rebecca.dyok@wltribune.com

Like us on Facebook and follow us on Twitter.

Indigenousresidential schools

Get local stories you won't find anywhere else right to your inbox.
Sign up here

Just Posted

The two sites in question included a number of commercial buildings, some of them currently boarded up. (Langley Advance Times files)
Deal to add Fort Langley land to Kwantlen reserve called off

Elders and a land advisory group within the KFN opposed the project

The RCMP helicopter. (File photo)
Suspect escapes after police pursuit through Surrey, Langley, Abbotsford

Police chase involved two stolen vehicles, including one taken in Mission

Dwain and Lillian Seymour discovered their Murrayville home was listed for rent without their knowledge as part of a scam. (Langley Advance Times/file)
Guilty plea in Langley rent fraud case

Arrested man admits to 14 criminal counts

Police boats were called in to search the Fraser River after a report that a plane had crashed where the river runs between Langley and Maple Ridge. (Shane MacKichan/Special to The News)
Investigation enters final phase, missing aircraft last seen over Fraser River

Small aircraft was carrying a student and instructor on June 6

Trinity Western University students Nyssa Morgan and Braedon Sunnes take their comedy improv night online for the world to see. (TWU/Special to Langley Advance Times)
VIDEO: In year of uncertainties, Langley students try to lift spirits with laughter

TWU students brought 30-year-old comedy improv tradition online

Mary Foote (right) took part in the Gutsy Walk in August 2020 at the age of 104. She was joined by son in-law Clarence and daughter Edith Olson. (family photo)
Langley woman turns 105 on Oct. 25

In August, Mary Foote took part in the Gutsy Walk to battle Crohn’s and Colitis

With local MLA Adam Olsen looking on, BC Greens leader Sonia Furstenau said a Green government would convert BC Ferries into a Crown corporation Wolf Depner/News Staff)
Green leader Sonia Furstenau promises to convert BC Ferries back into Crown corporation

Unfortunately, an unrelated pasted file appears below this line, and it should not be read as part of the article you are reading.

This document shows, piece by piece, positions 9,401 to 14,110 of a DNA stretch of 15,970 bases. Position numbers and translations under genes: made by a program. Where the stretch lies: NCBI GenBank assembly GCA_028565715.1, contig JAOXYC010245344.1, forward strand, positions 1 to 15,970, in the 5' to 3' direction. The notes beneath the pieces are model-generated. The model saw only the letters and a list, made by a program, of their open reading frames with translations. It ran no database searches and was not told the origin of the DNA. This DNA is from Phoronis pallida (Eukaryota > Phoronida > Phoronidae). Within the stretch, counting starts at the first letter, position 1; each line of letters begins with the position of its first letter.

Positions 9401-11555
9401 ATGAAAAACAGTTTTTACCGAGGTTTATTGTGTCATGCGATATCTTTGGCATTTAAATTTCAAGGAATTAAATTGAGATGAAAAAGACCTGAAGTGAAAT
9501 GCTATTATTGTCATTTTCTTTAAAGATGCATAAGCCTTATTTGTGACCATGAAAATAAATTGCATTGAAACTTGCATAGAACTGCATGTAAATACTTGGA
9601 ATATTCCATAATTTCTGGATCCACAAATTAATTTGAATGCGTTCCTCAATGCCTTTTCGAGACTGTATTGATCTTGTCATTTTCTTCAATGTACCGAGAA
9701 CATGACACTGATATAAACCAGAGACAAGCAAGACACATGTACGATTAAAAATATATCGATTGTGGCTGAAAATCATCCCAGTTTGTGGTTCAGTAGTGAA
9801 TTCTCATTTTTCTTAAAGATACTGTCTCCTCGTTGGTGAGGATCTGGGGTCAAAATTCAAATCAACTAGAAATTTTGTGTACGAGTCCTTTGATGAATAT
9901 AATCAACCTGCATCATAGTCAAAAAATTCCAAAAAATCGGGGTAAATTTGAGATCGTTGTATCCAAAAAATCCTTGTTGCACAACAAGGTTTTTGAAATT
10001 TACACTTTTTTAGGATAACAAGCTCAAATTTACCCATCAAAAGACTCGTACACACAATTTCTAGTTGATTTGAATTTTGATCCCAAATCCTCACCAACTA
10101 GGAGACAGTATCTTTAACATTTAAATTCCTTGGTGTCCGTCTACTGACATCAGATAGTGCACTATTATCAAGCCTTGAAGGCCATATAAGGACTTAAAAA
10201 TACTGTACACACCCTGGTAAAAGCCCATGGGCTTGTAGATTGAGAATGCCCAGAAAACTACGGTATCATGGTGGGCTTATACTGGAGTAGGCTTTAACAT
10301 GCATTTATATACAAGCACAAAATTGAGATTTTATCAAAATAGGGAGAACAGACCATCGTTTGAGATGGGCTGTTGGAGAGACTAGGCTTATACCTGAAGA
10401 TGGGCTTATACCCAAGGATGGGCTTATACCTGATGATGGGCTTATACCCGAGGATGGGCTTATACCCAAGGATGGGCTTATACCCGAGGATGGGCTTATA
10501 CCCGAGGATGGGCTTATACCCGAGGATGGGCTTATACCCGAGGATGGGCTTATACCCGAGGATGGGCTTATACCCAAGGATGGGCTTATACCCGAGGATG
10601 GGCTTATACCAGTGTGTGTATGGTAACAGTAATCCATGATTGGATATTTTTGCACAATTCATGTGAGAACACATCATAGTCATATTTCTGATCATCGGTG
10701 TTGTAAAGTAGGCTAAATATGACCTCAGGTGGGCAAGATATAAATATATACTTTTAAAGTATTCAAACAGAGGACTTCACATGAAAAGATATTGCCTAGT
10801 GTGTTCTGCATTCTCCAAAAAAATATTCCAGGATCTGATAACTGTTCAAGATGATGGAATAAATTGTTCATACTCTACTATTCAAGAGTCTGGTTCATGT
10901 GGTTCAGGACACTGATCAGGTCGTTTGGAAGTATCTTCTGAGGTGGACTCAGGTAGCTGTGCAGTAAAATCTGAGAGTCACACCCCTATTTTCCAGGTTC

Promise comes Monday afternoon with five days left in campaign

IIO Chief Civilian Director Ron MacDonald. (File photo: Tom Zytaruk)
Police watchdog concludes Mounties didn’t shoot Surrey teen at strip mall

IIO finds tragic death of teenager ‘not the result of any actions or inactions’ by the Surrey RCMP

A passer-by walks past a COVID-19 testing clinic in Montreal, Friday, Oct. 16, 2020. THE CANADIAN PRESS/Ryan Remiorz
Canada ‘yet to see’ deaths due to recent COVID surge as cases hit 200,000

Much of the increase in case numbers can be attributed to Ontario and Quebec

Is it time to start thinking about greener ways to package cannabis?

Packaging suppliers are still figuring eco-friendly and affordable packaging options that fit the mandates of Cannabis Regulations

Join Black Press Media and Do Some Good

Pay it Forward program supports local businesses in their community giving

Police confirm human remains were found in a recycling bin in Vancouver on Oct. 18, 2020. (Black Press Media file photo)
Human remains found in recycling bin floating near Vancouver beach

Police asking nearby residents to see if their recycling bin has gone missing

Emergency crews shut down White Rock’s Five Corners district on Feb. 19, 2020 after an altercation left an elderly man in critical condition. (File photo)
Trial dates set in White Rock manslaughter case

Proceedings against Ross Banner, 71, set for June 2021 in Surrey Provincial Court

The many faces of Daon Glasgow. (Photos: Surrey RCMP)
Glasgow found not guilty of trying to murder transit cop in Surrey

Transit Police Constable Josh Harms was shot Jan. 30, 2019 at Scott Road SkyTrain Station

Most Read